Monday, March 9, 2015
Monday, February 9, 2015
How To-Shin Do Saved My Life
By Zipporah Abraham Paiss
It was an ordinary Thursday. I had woken early, attended school, and was dropped off at gymnastics practice. After a quick warmup, I was sent to the balance beam, warmed up, and performed my beam routine. Next, I was sent to the uneven bars.
My coaches explained the allotted time for warm up we would each be given: 30 seconds a person or two turns on the bars before we had to perform a full routine. I put my grips on quickly, not wanting to waste time and hastily applied chalk to the dampened white leather. The short warm up was unusual, typically we were each given two minutes for warm up, but I didn’t fuss. It was competition season and the coaches knew what was best for us.
The typical eight inch mat was absent from beneath the bars, and I requested one for softer landings. My request was denied with a quick smile and encouraging words of “you can do it” and “it’ll be a nice change.” With a deep breath, I jumped off the floor and caught the low bar.
Everything appeared to be going according to plan. I did a kip, jumped to the high bar, and casted to a handstand. Then, with ingrained muscle memory, I began to swing around the bar (a skill called a “giant”).
My body swung 360 degrees around the bar, each muscle tightened to expected performance and my spine was in alignment. After the second giant I swung down from eight feet above the ground and, attempting to slow my velocity, began to pull up for a third giant.
Suddenly I felt my grips leave the bar. The combined lack of chalk on the equipment and hurried warmup had combined to fuel a disaster. Lost in the air, my initial reaction was panic. For a split second I had no sense of direction and was raising up towards the ceiling, over 10 feet off the ground. Then my ninja training kicked in.
I was unaware of my orientation or how many flips my body completed prior to impact, but I knew my priorities. Protect my neck. Without thinking, I threw my arms back behind my head just like I would for a breakfall milliseconds before my arms and upper back slammed into the floor head first. Years of practiced breakfalls had taught my body to tighten its muscles to avoid pain during impact, and muscle memory kicked in tightening my back muscles. As the impact rickashayed down my spine, the clenched back muscles protected my cervical spine from breaking and the arms I had thrust backwards saved my head and neck from collision.
The fall was not painless. Though my spine was protected, my lower back muscles were
sprained as a result and a rib or two popped out of place. The impact itself had an accordion effect on my
diaphragm and I layed on the ground in astonished shock unable to breath for an undetermined period
of time. Yet, I am walking and talking. The injuries I endured hurt, but they will heal with proper care. Paralysis and death would not heal had I not taken years of ninja training.
I do not have enough words to describe the gratitude I feel for my years of training at the Boulder Quest Center that have kept me safe in gymnastics and on that day probably kept me from being paralyzed. We train and don’t know the moment when all our training will come to bear in the instant when it literally saves your life. I would probably not be writing this note if I hadn’t trained in To-Shin- Do. I knew just what to do without thinking - the benefit of muscle memory and cultivated courage. Thank you, Mary, and all my teachers who gave me what I needed - a Ninja response ingrained from years on the mat.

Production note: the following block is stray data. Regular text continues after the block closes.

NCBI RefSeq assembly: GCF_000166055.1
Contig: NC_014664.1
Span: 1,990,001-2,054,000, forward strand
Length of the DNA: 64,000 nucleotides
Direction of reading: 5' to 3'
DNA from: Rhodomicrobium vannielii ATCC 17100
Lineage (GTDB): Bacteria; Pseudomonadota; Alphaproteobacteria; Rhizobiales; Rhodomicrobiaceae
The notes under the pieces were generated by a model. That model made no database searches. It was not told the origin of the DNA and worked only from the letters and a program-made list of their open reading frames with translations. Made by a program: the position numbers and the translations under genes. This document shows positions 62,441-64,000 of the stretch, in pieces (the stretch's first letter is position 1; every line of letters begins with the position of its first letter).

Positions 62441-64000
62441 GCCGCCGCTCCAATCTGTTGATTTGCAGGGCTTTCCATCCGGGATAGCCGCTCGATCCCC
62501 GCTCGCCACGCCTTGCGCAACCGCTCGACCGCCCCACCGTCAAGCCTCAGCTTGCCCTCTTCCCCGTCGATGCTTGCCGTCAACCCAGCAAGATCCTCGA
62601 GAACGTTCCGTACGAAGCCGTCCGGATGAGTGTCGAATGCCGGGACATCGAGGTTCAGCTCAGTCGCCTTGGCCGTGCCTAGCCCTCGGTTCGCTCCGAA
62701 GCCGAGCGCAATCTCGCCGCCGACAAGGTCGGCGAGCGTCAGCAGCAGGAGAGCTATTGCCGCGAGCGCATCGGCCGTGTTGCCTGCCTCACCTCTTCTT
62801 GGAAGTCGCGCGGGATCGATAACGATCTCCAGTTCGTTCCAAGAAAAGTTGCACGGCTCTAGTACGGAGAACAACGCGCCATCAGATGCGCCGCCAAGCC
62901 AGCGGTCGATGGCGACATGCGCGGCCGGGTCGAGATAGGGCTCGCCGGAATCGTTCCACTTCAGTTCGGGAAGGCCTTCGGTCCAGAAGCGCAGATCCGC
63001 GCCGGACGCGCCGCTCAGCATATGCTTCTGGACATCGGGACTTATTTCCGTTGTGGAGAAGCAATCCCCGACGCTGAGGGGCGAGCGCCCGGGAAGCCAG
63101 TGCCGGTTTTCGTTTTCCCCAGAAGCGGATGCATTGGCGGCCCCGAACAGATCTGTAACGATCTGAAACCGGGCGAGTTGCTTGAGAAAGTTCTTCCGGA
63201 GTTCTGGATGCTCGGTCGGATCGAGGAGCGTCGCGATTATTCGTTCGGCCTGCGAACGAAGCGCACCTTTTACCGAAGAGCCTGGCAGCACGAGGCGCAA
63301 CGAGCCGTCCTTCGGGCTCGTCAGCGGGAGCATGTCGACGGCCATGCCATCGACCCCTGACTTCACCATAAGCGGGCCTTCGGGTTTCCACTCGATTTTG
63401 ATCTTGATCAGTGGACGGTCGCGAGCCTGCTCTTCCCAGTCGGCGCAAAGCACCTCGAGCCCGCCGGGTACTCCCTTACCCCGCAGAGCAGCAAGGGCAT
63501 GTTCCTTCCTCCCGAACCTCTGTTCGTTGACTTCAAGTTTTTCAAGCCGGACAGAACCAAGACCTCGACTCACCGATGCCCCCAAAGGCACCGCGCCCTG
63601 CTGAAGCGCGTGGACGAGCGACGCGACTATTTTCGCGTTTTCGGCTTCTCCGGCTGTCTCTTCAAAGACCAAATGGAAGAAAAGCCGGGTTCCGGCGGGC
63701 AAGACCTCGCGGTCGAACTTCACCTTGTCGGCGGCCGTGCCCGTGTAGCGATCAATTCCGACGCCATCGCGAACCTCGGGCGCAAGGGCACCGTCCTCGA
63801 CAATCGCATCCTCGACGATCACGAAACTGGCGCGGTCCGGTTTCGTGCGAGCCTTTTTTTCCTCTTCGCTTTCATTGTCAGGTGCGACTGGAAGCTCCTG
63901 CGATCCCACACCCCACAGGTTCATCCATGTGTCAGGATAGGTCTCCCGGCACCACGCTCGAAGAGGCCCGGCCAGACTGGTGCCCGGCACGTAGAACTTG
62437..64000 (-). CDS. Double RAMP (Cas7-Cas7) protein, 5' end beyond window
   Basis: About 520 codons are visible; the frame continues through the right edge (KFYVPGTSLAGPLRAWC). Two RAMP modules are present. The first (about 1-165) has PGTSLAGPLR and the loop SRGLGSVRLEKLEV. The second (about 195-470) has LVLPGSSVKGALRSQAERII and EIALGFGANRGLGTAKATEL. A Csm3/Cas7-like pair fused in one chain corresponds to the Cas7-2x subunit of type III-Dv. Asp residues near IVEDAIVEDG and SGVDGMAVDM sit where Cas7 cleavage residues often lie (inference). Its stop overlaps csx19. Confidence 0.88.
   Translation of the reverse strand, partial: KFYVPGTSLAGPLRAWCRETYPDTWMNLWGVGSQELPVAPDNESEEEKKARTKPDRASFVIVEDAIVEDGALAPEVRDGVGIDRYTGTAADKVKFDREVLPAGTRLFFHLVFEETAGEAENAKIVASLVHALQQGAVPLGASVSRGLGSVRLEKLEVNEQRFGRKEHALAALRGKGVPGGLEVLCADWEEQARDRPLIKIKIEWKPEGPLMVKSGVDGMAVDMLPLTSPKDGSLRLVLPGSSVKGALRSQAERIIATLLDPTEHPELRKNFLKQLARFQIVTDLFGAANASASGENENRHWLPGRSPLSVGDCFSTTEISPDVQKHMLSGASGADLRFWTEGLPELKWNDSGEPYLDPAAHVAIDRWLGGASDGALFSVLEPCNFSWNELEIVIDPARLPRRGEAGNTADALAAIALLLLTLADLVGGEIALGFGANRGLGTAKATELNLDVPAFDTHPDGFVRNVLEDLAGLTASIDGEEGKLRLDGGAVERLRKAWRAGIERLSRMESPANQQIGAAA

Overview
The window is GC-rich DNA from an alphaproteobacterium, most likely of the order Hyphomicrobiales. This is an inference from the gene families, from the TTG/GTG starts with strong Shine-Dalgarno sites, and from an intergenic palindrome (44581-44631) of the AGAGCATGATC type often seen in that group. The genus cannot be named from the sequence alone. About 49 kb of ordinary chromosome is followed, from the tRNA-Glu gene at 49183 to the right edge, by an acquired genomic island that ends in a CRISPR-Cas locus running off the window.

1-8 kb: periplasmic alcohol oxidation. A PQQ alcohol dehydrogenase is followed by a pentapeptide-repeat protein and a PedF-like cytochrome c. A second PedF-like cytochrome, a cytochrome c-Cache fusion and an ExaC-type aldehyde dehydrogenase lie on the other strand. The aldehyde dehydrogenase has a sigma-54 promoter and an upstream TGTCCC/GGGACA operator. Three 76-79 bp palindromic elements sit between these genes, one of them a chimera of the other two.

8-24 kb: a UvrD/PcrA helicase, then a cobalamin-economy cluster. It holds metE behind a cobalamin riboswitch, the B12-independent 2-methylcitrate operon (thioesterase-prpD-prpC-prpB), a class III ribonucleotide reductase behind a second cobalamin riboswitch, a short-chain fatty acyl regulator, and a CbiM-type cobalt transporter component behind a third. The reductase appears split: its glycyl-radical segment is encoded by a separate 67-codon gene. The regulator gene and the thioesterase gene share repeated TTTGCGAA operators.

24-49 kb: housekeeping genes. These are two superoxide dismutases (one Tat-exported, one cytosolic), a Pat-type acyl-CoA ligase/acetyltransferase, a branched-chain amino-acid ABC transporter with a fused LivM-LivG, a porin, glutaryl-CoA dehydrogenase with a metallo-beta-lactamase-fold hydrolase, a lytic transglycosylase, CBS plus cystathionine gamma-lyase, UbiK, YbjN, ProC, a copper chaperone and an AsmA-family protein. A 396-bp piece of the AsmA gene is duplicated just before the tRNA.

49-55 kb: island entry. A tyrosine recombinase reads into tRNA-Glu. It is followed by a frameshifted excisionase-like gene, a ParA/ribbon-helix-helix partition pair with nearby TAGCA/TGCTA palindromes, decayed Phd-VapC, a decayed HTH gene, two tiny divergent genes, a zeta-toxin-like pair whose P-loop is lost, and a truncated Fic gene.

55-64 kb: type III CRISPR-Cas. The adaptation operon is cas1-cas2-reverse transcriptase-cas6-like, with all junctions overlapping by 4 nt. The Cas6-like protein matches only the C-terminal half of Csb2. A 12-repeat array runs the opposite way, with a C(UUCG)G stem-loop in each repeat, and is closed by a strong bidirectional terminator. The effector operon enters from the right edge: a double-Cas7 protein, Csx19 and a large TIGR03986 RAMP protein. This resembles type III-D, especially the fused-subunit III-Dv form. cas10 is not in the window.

Thursday, January 22, 2015
Thursday, January 8, 2015
Wednesday, December 17, 2014
Sunday, December 7, 2014
Saturday, November 15, 2014
First was the physical experience. It's been a long time since I fell quite so spectacularly. Usually I can find my balance before I hit the ground and I've pulled off some amazing feats of athleticism simply to avoid falling. In the past, time skips when I fall. I'm standing and I come back to awareness having already fallen. Last night, I got to experience every moment of the fall. As I caught my foot, my body turned and I was heading head-long into the island. I tried to recover but my foot was still caught in the opposite direction of my momentum. So I twisted in the air like a alligator roll to move my head in another direction and slammed (seriously slammed) my lowermost ribs into the island. I kicked my foot free as I impacted and then finished rolling by sitting on the floor and breathing. "Yes I'm OK but it hurts a fuck lot so give me a moment." I wasn't sure I wasn't bleeding but I was sure I didn't break the rib so that was a plus. It took a few minutes before I could touch it to see if it was bleeding then a few more before I was willing to move. And even more before I was willing to talk to anyone. Now 12 hours later, it's in a weird state of swelling but not bruising. It'll develop over the next few days before it totally lets go.
So here's what I learned/remembered.
1. As a martial artist, I train so that I can respond when "bad" things happen. I can't always stop them from happening, though the control freak in me would love to. But we can respond when things happen. We can nudge the outcome. We can take the brunt in our side, not our head. Micro tweaks and awareness make all the difference.
2. As I watch the movie in my brain, I realize how much it parallels all pains. It's just on a different scale. What takes a few days in the body, can take a few years in our soul. I don't need to judge that. It's just the way we heal. Wow.
Have a beautiful day Boulder and if you fall down 7 times, get up 8.